Image Post about Making Exercise A HabitHere is how to get into an exercise routine that you actually love.

As one of those annoying people who exercise six to seven days a week, I have a confession to make – I can no longer, in good conscience, accept the motivation-related high fives.

The truth is, while it has always been part of my DNA formed from a lifetime of activity, for the past decade I’ve really just been coasting along on the back of this well-formed habit. And the secret is that once exercise becomes habitual, willpower is no longer necessary.

For those of you wanting to take the “I don’t wanna!” out of exercising, I thought I’d reveal a few tricks that have helped me, and that also get many of my clients and friends to this point. In the interest of throwing a bit of science into the mix, I have researched these with some Exercise Physiologist colleagues.

Put One Foot In Front of The Other

This is often the hardest part, especially at the beginning of the journey. For exercise to ever become a no-brainer, you have to get to the point where it feels good. Positive outcomes like the rush of endorphins, the sense of accomplishment and the inevitable changes in your body shape are powerful motivators, but only if you’ve experienced them first-hand.

One method I have used to keep myself on track is dividing bigger goals into smaller, easily achievable ones. If I didn’t feel like going for a run or to the gym, I’d say, “I’ll just get changed and see how I feel,” then once I was changed it was much easier to say, “I’ll just get in the car and start driving, or, “ I’ll just get out the door and see how I go.” Eventually, after completing a few of these little goals, you’re sitting outside the gym or have made a start on that run and it’s actually more effort NOT to go.

What the coach says: “It’s important to remember that a little bit of something is better than a lot of nothing. Even if you force or trick yourself into going, the next step is then focusing on how great you feel during or after exercise. Start associating exercise with pleasure and how good you feel as a result, and you’ll be more inclined to want to go.”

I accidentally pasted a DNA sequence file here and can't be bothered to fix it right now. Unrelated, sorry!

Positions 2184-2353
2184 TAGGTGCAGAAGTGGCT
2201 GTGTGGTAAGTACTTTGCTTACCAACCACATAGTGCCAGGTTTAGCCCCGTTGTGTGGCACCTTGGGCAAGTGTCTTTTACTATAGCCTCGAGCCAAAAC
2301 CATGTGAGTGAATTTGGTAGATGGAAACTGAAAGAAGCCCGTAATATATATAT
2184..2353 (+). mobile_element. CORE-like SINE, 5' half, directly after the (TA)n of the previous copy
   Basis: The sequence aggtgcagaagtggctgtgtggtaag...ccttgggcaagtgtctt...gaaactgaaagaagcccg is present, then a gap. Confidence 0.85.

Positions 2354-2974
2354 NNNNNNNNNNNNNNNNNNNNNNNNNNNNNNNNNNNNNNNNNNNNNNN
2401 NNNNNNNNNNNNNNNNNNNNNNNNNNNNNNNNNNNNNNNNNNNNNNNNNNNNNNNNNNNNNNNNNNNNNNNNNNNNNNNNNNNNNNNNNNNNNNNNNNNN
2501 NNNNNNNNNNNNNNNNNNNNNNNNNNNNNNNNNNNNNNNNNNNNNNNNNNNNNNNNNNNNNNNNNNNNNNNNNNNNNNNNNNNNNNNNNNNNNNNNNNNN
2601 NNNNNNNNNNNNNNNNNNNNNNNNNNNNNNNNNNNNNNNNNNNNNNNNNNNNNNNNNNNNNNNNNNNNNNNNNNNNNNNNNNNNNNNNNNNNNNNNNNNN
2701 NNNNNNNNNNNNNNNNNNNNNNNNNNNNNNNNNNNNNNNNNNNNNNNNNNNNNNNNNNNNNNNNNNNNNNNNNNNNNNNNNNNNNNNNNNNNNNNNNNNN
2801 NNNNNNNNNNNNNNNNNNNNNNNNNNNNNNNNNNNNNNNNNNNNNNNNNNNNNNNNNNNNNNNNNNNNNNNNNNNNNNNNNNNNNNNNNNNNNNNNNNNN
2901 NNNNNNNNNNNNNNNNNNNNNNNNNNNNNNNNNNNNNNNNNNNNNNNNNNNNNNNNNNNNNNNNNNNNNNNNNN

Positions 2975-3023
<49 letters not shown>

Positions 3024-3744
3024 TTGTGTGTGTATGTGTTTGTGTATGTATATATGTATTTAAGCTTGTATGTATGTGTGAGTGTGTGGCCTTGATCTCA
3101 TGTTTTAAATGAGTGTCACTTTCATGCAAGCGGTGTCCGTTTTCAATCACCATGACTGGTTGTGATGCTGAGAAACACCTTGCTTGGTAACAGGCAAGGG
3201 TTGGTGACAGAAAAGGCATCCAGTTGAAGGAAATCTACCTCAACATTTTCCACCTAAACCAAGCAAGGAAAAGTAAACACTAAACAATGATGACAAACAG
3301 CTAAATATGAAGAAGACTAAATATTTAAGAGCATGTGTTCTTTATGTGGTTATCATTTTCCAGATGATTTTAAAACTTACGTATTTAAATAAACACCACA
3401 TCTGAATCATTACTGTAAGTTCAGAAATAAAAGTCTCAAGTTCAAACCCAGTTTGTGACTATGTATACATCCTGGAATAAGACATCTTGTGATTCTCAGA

Short-Term Goals Build Long-Term Commitment

Research at University College London discovered that building a habit takes an average of 66 days. If you actively commit to exercising regularly for just over two months instead of saying, “I have to do this forever,” it’s a much less terrifying goal. Plus, at the end of that time, research suggests that behaviour will have either ticked over into a habit, or you’ll be well on your way.

What the coach says: “It’s important not to bite off more than you can chew in the beginning. It’s a case of focusing on the here and now and staying in the moment, with the longer-term goal in the back of your mind.”

Find An Exercise You Like

This is a game-changer for my clients. Find a regular weekly routine that works for you and is varied – E.g., step class, pilates, yoga – something that you absolutely love. To get to that perfect combination, you may need to try all of it, including some running, cross-fit, group sports, swimming, dance classes, Zumba – you name it. Sometimes it takes a while to find the exercise that’s the perfect combination of enjoyment and results, so keep trying until you find the one that’s right for you. Once you do, turning it up will be easy.

What the coach says: “The best exercise in the world is the one you like and the one you’ll stick with over the long haul.”

Set Realistic Goals

Some people think a good training session means you have to feel sick at the end of it. The reality is that just moving is exercising, and it doesn’t need to be strenuous or painful to be beneficial, especially if you’re just starting out. I have been known to spend three hours cycling and often don’t break a sweat, but I’ve seen more results in consistent training here than in any other form.

A goal needs to be something achievable. If it’s too high you’ll end up falling short, and disappointment can be a powerful de-motivator. So remember that fitness isn’t about doing an ultra marathon or climbing Mount Everest – it’s about beating your personal best.

What the coach says: “The man who moves mountains begins by removing one small rock at a time. I think small goals are great for building a person’s self-efficacy. Get some runs on the board and then progressively build up to the bigger, more lofty goals.”

Diarise Your Exercise

Quite often, we miss out on exercise because we don’t prioritise it like we would a work meeting or dinner with friends. By putting exercise into your diary, you can plan around it.

What the coach says: “The hard part is not viewing it as expendable if something better comes up. If you’re sick and tired of being sick and tired, then you cannot solve today’s problems using the same old thinking ie: blowing off the gym. Habit is three-quarters of the battle. Once the mind is on board, the body follows.”

Phone a Friend

One of my regular suggestions is that locking in exercise with a partner can help you stick to your goals, even if the partner isn’t human.

“If you have a dog, take them out for regular walks at a certain time of day. After a while, the dog’s brain gets conditioned just the same and when it’s time to go, Rover will be there at your bedside with the lead in his mouth waiting for you! Think of them as your own personal exercise machine with fur!”